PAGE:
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The Humanitarian Concerns Behind the Dispendious UK-France New Migration Agreement

Lucrezia Santa Maria, MSc International Politics

On the 11th of November 2022, the UK’s Home Secretary Suella Braverman and France’s Interior Minister Gerald Darmanin agreed to update the deal on Channel migration, signed in 2021, which aimed to prevent illegal migration and human smuggling. According to the agreement, the UK will add £8m more to the £55m that is already annually paid to France to enhance 40% of France’s Northern border control and surveillance capacities. The deal results from the consequence of a considerable surge in migrants’ arrivals on small boats in 2022. According to the British Government, 40,000 people have crossed the Channel in small boats so far this year, the highest number since 2018, with 93% of them being asylum seekers. 

The UK’s and France’s government efforts to find an agreement and prevent illegal migration have a long and troubled history, that can be dated back to 2015 when the securitisation of borders became imperative across Europe. Financing in exchange for more military control and surveillance systems has since been the consistent strategy adopted by the two countries to prevent border crossing. The recent agreement, according to The Independent, the eighth update in the past seven years, will bring to £232m the total amount paid by the UK government to France. The considerable expense sustained by the English government, though, is not considered to be a definitive measure. Mr Sunak, the UK’s new Prime Minister, showed prudence when forecasting the effects of the agreement on illegal immigration, as, in his words, ‘it isn’t a single thing that will magically solve this,’ and ‘there’s lots more that we need to do.’ 

Border Patrol agents bring migrants into Dover harbour on a boat, after they tried to cross the channel, in September 2020 (Credit: REUTERS/Matthew Childs/File Photo).

The large amount of money paid by the UK through citizens’ taxes raises several concerns on whether the newly adopted strategy focuses more on increasing militarisation and policing and is effective in the management of migration flows. Many critics, coming from human rights organisations and refugee groups, consider the agreement fuel for the issues it aims to solve. Pierre Roques, the coordinator of the Auberge des Migrants association, observed that more policing will not prevent migrants from crossing; Rather it will ‘make the [illegal] networks of crossing indispensable’. He explains, ‘the more police officers you put on the beaches, the more you encourage the illegal networks.’ This is also proved by figures that show the increase in the number of migrants crossing the Channel in the last years, despite the enforcement of containment strategies (from less than 5,000 people crossing in 2019 to nearly 30,000 in 2021, according to the BBC). 

‘Containment, therefore, far from preventing crossings, results in making migrants’ lives more vulnerable, the journey more dangerous, and global ecosystems of criminality all the more lucrative.’

Furthermore, Enver Solomon, Chief Executive of the Refugee Council, highlighted how enforcement measures ignore the urgency to create safe and legal migration routes and the need to work with the EU and other countries to share the responsibility to reduce backlogs in the asylum system. The majority of these migrants who are crossing the Channel are seeking asylum, which means that they are escaping situations in which their lives were at risk; Increasing police surveillance will not reduce the demand for the channel crossing. Therefore containment, far from preventing crossings, results in making migrants’ lives more vulnerable, the journey more dangerous, and global ecosystems of criminality all the more lucrative.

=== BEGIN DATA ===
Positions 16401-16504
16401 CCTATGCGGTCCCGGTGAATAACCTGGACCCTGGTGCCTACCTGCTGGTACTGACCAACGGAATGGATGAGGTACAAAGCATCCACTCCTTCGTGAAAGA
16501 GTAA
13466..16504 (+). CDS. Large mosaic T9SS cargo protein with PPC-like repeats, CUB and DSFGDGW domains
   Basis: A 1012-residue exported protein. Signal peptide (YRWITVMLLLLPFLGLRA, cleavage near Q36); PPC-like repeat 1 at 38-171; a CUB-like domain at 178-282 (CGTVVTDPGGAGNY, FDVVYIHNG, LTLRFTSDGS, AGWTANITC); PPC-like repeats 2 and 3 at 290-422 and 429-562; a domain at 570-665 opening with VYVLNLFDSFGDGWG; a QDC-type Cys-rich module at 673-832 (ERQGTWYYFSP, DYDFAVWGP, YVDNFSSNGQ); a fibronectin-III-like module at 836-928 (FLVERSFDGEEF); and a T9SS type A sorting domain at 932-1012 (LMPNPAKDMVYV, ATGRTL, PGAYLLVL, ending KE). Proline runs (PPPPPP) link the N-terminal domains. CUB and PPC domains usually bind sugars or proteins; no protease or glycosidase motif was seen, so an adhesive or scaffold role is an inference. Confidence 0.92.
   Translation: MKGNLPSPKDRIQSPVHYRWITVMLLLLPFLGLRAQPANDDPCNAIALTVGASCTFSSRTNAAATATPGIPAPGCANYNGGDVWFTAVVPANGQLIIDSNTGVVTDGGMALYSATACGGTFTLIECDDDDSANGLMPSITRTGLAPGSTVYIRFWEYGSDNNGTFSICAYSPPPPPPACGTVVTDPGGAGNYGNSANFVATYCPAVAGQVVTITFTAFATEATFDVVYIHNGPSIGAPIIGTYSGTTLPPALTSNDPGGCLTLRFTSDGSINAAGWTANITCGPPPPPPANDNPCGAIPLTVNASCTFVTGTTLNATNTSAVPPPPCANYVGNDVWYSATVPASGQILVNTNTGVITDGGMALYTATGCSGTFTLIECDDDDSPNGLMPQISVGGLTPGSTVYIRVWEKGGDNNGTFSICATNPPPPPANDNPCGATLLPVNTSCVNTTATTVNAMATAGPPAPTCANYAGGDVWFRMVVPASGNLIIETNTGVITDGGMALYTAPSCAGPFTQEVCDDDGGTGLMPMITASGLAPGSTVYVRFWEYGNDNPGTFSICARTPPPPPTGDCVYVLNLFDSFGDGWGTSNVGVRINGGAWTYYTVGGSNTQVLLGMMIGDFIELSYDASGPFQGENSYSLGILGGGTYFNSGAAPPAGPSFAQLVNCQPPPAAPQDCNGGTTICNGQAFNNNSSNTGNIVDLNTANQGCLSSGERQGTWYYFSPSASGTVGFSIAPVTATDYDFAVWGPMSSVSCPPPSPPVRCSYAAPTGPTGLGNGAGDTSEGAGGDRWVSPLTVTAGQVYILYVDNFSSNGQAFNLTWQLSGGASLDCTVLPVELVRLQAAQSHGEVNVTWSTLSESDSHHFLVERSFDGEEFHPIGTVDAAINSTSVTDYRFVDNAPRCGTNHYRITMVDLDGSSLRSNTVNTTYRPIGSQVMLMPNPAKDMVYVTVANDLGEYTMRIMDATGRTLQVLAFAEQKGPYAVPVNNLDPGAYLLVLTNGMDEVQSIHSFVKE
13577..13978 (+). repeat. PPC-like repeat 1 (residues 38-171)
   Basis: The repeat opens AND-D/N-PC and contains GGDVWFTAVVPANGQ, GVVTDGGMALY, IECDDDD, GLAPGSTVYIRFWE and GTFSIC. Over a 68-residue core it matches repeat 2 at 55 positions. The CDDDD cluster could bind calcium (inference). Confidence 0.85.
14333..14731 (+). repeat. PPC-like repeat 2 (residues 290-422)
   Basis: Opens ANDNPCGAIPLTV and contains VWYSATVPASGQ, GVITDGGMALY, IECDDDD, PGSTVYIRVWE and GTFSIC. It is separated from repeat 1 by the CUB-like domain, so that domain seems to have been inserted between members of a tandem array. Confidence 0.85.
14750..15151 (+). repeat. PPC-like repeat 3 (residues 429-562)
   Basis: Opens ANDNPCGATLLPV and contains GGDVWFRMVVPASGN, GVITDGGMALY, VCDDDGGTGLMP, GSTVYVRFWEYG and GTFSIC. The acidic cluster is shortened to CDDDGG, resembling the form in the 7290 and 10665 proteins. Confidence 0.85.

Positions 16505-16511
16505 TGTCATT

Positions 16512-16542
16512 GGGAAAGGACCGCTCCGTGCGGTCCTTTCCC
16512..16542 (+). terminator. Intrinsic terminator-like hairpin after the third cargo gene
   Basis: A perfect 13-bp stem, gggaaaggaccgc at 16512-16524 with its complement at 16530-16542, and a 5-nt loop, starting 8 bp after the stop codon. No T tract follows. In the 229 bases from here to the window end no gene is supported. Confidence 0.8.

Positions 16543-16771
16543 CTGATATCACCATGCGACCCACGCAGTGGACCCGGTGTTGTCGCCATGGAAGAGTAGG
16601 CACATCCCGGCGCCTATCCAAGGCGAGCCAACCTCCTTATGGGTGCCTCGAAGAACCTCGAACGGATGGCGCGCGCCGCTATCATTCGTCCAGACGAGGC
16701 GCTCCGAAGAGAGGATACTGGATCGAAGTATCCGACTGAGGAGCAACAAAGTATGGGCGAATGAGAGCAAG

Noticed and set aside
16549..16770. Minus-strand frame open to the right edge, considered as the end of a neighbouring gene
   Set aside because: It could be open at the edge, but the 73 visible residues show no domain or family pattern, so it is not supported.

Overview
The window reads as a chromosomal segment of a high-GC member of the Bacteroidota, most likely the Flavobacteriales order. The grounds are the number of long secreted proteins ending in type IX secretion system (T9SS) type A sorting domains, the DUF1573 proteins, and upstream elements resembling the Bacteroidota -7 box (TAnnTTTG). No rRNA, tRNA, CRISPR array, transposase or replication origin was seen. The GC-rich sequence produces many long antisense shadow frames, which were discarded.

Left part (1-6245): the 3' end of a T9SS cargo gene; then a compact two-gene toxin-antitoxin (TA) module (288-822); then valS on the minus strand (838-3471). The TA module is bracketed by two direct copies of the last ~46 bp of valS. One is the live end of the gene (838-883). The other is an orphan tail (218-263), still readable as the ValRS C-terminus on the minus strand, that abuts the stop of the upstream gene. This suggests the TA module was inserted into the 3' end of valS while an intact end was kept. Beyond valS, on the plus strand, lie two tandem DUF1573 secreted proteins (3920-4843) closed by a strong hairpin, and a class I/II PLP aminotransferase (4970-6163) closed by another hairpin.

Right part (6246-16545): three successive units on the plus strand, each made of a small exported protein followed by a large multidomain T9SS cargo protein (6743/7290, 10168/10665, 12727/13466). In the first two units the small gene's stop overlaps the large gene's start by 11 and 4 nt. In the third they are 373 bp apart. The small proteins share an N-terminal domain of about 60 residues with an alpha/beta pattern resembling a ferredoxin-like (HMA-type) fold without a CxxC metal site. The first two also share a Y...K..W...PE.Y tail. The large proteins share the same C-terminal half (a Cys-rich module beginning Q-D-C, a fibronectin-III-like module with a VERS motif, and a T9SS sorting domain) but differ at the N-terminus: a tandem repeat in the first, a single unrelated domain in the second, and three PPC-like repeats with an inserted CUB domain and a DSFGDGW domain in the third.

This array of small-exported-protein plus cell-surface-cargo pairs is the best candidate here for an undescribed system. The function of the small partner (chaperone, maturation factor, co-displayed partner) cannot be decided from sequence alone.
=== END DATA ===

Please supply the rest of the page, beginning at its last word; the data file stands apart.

Though the recent agreement was presented as a humanitarian measure that aimed to protect and improve migrants’ human rights, it also discourages the dangerous journey through the Channel and helps to dismantle the smuggling networks operating in France’s northern coasts. The same humanitarian discourse was used when presenting the heavily debated ‘Rwanda scheme’, which was designed to send migrants that entered the UK illegally to Rwanda, where their refugee status would eventually be considered. Despite the enormous cost sustained by Britain to enhance the plan and make positive changes, the political situation in Rwanda leaves many sceptical about the UK Government’s true attitude towards migrants. This tension between the benevolent intent expressed by public authorities and the reality of the Rwandan political situation is expressive of how the aims of containment strategies rely more on the will to exclude, rather than to save migrants.

The agreement signed by France and the UK is to be contextualised in the increasing efforts done by European countries to externalise migration, which means imposing its management on third-world countries and increasing border surveillance as a means to control and exclude any migrants entering the state’s borders. Coherently, the African Union judged the efforts to manage migration from Africa as ‘xenophobic’, highlighting Europe’s political interests and their ignorance towards the public’s opinion. The UK government’s continuous efforts to manage the migration situation show a lack of foresight and attention to the complexity of migration, which will ultimately lead to both enormous economic and humanitarian costs. 

Featured Photo Caption: UK’s Home Secretary Suella Braverman and France’s Interior Minister Gerald Darmanin signing the deal on the 14th of November 2022 (Credit: Home Office).

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